The parliament itself had degenerated since its first meeting in 1640. Of its abler and nobler members not a few had taken their stand on the king's side; Since the outbreak of the war, the greatest statesman among its members, John Pym, had. died, and Hampden, the most honoured and respected of all, had fallen on Chalgrove Field. Others, like Waller; Cromwell, had been drawn away to active duty, and those who remained lost tone.

There were politicians at Westminster, but few men of statesmanship. The politicians, however, were capable of realising that the war was being conducted on wrong principles, that an efficient army under efficient commanders would give it a new aspect. Cromwell the man of the moment, must have his way for the moment; the turn of the politicians would come afterwards.

Self-denying Ordinance
The first step, then, was the Self-denying Ordinance, under which every member of parliament in either House resigned his own command. It is usually said, that an exception was made in favour of Cromwell; but technically, at least, this is inaccurate. The object of the Ordinance was the removal of incompetent commanders, but it did not preclude the reappointment of any one who was conspicuously fit.

Not to have reappointed the one man who was obviously not only fit but necessary would have been an absurdity, although in the circumstances it would no less obviously have been out of the question to place him in chief command. For that office Sir Thomas Fairfax was chosen, a man who enjoyed the confidence of every one with whom he had been associated, welcome not only to Cromwell himself, who had fought beside him at Marston Moor, but on all hands, on account both of his military ability and his personal character.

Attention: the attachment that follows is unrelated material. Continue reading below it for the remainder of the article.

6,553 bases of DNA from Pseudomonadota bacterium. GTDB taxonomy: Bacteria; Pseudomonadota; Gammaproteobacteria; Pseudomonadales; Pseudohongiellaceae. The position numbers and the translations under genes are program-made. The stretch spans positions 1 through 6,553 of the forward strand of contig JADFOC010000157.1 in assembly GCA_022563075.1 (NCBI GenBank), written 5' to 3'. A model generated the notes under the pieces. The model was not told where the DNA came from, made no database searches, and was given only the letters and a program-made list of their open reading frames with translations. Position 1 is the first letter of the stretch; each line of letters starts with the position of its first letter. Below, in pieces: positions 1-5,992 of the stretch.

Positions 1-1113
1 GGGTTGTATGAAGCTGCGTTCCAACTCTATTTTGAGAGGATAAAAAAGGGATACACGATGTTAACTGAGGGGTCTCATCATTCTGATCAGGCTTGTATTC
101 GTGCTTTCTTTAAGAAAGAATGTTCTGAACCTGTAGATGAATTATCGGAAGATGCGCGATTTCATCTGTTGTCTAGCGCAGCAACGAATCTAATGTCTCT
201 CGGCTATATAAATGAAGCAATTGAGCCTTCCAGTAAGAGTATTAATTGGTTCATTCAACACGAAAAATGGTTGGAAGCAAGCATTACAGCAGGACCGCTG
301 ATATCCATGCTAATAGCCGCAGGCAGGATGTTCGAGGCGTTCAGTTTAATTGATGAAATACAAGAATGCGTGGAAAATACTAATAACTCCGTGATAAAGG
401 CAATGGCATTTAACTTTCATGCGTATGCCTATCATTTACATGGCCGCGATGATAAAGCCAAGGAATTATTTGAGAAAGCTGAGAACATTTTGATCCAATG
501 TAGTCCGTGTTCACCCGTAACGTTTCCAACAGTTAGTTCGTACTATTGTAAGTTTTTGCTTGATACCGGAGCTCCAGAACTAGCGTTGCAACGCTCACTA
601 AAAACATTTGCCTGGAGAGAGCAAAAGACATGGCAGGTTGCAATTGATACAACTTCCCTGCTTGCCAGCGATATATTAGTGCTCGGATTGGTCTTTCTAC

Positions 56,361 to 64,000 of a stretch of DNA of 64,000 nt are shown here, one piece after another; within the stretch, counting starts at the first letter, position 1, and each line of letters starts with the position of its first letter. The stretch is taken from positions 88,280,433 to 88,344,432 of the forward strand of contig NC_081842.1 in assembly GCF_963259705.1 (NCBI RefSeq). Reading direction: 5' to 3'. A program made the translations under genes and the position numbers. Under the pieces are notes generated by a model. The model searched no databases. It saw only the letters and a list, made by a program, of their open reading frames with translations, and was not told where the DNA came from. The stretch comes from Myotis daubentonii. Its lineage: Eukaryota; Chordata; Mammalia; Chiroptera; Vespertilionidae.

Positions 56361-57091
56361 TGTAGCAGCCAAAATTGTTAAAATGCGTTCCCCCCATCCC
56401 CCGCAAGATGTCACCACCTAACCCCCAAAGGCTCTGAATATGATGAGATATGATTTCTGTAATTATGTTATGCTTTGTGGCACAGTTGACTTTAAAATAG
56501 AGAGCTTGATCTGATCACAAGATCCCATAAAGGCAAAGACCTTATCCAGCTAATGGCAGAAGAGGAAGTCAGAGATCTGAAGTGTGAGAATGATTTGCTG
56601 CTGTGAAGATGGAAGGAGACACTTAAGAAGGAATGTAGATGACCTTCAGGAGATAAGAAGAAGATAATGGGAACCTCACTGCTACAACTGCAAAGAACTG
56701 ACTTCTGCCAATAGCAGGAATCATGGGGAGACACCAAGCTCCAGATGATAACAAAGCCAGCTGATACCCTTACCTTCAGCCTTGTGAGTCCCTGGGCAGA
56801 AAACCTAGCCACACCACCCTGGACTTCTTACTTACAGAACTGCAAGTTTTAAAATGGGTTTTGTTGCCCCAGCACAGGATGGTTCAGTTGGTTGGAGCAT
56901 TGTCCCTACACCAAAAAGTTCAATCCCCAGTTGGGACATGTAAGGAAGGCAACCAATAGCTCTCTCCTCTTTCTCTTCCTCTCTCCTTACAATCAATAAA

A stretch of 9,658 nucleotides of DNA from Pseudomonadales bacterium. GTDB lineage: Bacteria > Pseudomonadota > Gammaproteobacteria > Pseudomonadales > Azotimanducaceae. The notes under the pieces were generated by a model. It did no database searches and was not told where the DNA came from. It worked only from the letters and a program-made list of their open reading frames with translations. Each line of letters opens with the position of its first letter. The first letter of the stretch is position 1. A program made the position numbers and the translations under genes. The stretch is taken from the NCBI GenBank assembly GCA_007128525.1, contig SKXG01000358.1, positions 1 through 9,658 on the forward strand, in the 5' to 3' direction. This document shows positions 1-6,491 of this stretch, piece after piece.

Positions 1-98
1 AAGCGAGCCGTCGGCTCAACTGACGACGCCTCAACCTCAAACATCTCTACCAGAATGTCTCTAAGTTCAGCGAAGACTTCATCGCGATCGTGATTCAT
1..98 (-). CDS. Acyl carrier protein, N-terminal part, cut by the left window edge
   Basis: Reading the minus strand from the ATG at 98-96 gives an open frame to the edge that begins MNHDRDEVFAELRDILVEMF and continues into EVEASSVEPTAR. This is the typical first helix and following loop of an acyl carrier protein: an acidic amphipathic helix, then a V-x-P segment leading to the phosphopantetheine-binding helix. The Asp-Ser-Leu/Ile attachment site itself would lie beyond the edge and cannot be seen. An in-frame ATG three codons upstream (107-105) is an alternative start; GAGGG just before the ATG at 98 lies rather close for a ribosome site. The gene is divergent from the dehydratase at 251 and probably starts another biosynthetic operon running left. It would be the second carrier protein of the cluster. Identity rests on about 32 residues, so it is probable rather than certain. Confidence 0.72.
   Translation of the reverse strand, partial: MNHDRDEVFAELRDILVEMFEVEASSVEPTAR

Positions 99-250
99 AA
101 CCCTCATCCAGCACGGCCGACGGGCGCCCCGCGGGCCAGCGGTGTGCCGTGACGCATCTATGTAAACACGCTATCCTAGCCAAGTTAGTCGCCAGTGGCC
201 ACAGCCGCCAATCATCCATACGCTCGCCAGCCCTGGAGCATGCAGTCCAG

The New Model Army
To Cromwell was presently given the post of Lieutenant-General, or second in command, which included the command of the horse. Promotion was in the hands of the General-in-Chief, who could be trusted to bestow it where it was deserved, regardless of other considerations than military ability. The next step was to construct the New Model Army, a compact group of regiments entirely under the control of the Commander-in-Chief, regularly paid; a standing army, in short, very different from the miscellaneous local levies controlled by miscellaneous local committees, irregularly paid and under no systematic discipline.

The pick of the veterans were promptly enrolled in the new regiments, comprising something over twenty thousand men, though the numbers were not made up without compulsory impressment. And the best of these troops, who soon set the tone for their comrades, were Independents or Sectaries of the type whom Cromwell had enlisted and promoted, regardless of Presbyterian orthodoxy.

This article is excerpted from the book, 'A History of the British Nation', by AD Innes, published in 1912 by TC & EC Jack, London. I picked up this delightful tome at a second-hand bookstore in Calgary, Canada, some years ago. Since it is now more than 70 years since Mr Innes's death in 1938, we are able to share the complete text of this book with Britain Express readers. Some of the author's views may be controversial by modern standards, particularly his attitudes towards other cultures and races, but it is worth reading as a period piece of British attitudes at the time of writing.